However, Darius Zvironas, the director-general of the Customs Department, says that the contract with Nuctech Warsaw is unlikely to be cleared by a special governmental commission vetting deals of importance to national security, meaning that a new tender will have to be announced.
"Now that we have the winner of the public procurement procedure, [...] the decision will probably be made this week or next whether we can buy our machine from the Chinese manufacturer," he told BNS in an interview.
Rasa Jakilaitiene, the spokeswoman for the prime minister, told BNS that the commission should announce its conclusion on Thursday.
"If the country's policy is headed toward focusing on security, then I believe we will not be able to buy the X-ray machine [from Nuctech Warsaw] and the tender will be repeated," Zvironas said.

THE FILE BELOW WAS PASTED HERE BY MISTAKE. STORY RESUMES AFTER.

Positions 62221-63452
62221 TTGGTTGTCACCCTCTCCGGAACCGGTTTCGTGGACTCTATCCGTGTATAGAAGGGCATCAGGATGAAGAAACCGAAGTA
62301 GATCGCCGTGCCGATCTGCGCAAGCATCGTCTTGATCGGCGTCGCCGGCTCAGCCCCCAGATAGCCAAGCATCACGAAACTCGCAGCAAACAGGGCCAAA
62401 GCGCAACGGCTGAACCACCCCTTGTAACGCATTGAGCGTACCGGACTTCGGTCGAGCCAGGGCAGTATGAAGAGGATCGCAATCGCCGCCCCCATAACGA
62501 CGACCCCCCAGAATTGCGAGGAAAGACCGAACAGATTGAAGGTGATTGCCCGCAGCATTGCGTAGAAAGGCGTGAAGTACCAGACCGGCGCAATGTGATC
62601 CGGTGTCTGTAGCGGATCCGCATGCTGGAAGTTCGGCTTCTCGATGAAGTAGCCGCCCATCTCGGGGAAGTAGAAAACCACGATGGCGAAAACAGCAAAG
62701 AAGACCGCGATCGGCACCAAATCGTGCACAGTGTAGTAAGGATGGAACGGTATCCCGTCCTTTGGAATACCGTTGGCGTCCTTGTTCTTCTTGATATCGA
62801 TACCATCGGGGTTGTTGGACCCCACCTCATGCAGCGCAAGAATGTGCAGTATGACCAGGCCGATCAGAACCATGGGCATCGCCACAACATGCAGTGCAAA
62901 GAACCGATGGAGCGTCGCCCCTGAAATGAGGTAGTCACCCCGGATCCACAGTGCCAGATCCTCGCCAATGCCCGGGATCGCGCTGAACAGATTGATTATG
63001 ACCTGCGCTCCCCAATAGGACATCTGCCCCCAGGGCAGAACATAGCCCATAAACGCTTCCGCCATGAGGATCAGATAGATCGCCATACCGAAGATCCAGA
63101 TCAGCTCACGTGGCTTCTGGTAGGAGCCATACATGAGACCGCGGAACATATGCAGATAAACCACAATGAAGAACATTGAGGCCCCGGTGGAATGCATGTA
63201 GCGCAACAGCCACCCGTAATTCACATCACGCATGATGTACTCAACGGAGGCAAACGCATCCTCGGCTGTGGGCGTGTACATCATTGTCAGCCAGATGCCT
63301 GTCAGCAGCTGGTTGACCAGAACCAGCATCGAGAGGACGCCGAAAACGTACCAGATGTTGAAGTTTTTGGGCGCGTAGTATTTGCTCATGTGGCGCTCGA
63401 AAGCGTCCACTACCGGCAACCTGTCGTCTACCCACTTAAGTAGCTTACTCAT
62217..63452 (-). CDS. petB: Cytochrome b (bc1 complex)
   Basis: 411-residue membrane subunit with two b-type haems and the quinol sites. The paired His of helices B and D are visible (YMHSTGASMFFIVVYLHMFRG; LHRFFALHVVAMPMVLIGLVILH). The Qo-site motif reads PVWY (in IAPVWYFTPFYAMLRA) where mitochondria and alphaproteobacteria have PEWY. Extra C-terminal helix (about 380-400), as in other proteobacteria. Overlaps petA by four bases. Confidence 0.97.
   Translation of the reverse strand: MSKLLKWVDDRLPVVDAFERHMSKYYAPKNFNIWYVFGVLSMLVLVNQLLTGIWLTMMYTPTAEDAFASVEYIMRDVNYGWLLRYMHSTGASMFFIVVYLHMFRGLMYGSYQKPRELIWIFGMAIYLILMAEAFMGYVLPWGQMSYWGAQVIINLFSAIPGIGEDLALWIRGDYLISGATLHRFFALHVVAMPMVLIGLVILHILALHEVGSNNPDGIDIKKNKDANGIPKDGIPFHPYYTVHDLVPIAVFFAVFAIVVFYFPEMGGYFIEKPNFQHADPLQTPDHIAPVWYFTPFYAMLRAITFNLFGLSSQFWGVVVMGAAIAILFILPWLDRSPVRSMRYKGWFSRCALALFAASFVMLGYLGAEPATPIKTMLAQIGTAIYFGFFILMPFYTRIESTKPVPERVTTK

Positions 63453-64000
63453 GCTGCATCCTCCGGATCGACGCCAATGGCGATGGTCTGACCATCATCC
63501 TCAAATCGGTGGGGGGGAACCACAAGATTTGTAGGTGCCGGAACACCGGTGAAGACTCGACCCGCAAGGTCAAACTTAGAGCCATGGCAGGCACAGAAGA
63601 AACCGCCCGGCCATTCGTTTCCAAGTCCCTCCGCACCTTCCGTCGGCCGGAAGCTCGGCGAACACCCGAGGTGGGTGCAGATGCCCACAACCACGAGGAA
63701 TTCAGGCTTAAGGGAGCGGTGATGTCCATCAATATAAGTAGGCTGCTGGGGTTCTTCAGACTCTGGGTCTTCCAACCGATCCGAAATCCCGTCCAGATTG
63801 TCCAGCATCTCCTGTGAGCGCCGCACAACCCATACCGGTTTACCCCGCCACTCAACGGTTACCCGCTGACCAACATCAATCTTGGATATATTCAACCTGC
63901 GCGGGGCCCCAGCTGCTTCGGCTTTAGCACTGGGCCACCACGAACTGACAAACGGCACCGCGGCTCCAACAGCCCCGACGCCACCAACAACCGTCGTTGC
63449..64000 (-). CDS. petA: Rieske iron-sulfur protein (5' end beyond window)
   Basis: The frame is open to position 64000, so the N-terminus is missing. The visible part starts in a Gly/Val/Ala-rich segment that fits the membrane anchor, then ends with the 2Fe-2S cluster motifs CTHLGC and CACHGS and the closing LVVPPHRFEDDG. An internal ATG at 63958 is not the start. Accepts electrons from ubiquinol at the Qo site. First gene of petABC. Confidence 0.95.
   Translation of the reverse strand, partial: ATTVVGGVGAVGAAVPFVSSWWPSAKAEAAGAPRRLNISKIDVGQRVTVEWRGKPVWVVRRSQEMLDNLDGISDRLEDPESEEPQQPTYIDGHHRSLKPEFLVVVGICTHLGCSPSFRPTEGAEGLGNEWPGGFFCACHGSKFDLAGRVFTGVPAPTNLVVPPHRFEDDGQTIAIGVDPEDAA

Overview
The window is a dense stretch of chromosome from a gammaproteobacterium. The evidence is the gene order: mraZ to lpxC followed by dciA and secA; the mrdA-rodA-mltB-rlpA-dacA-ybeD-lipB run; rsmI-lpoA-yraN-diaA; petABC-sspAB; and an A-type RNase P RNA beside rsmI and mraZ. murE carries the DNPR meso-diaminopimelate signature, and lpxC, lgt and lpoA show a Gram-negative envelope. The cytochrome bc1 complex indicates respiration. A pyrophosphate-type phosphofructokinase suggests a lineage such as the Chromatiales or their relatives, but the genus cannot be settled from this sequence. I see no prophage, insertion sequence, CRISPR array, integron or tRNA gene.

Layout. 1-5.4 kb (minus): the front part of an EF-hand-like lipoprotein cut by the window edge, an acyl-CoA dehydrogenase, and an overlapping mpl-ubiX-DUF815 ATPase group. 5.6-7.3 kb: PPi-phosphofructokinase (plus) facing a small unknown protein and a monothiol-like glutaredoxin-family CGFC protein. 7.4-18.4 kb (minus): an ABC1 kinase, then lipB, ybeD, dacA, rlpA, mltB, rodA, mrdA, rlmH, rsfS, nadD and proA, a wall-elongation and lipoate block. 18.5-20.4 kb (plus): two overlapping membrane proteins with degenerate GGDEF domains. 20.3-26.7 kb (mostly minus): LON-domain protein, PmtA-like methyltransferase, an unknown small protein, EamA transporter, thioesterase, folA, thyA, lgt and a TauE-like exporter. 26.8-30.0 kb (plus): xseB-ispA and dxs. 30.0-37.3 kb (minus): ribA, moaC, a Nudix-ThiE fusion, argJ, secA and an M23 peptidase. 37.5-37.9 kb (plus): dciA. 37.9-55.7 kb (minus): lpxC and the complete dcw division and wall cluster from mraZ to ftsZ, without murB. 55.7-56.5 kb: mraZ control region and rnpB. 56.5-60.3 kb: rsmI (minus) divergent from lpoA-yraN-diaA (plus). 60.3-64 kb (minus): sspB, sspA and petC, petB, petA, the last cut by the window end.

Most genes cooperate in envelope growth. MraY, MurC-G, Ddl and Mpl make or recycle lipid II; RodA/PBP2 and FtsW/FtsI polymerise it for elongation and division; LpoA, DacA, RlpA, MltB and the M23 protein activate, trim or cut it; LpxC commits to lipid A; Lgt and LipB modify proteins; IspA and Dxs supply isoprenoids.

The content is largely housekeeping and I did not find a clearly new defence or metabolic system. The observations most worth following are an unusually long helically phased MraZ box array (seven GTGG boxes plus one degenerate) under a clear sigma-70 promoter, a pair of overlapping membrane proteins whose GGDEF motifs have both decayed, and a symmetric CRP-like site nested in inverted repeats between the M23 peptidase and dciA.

According to the director-general, the department received two bids, but only Nuctech Warsaw's offer met the tender requirements.
He noted that there are alternatives to Chinese X-ray machines, including those made by French or US companies.
Prime Minister Ingrida Simonyte said last week that the Kena crossing point on the border with Belarus needed an X-ray machine as soon as possible.
In February, the governmental commission decided that the planned airport scanner deal with Nuctech did not meet national security interests.
Nuctech then dismissed the national security concerns, saying that its equipment is produced in the Polish capital "under the strictest applicable EU and national performance and safety standards".
Critics say that Nuctech's "extreme low-level pricing strategy" suggests that its motives are not commercial but rather "an interest to control strategic EU infrastructure and data driven knowledge", according to the Wall Street Journal.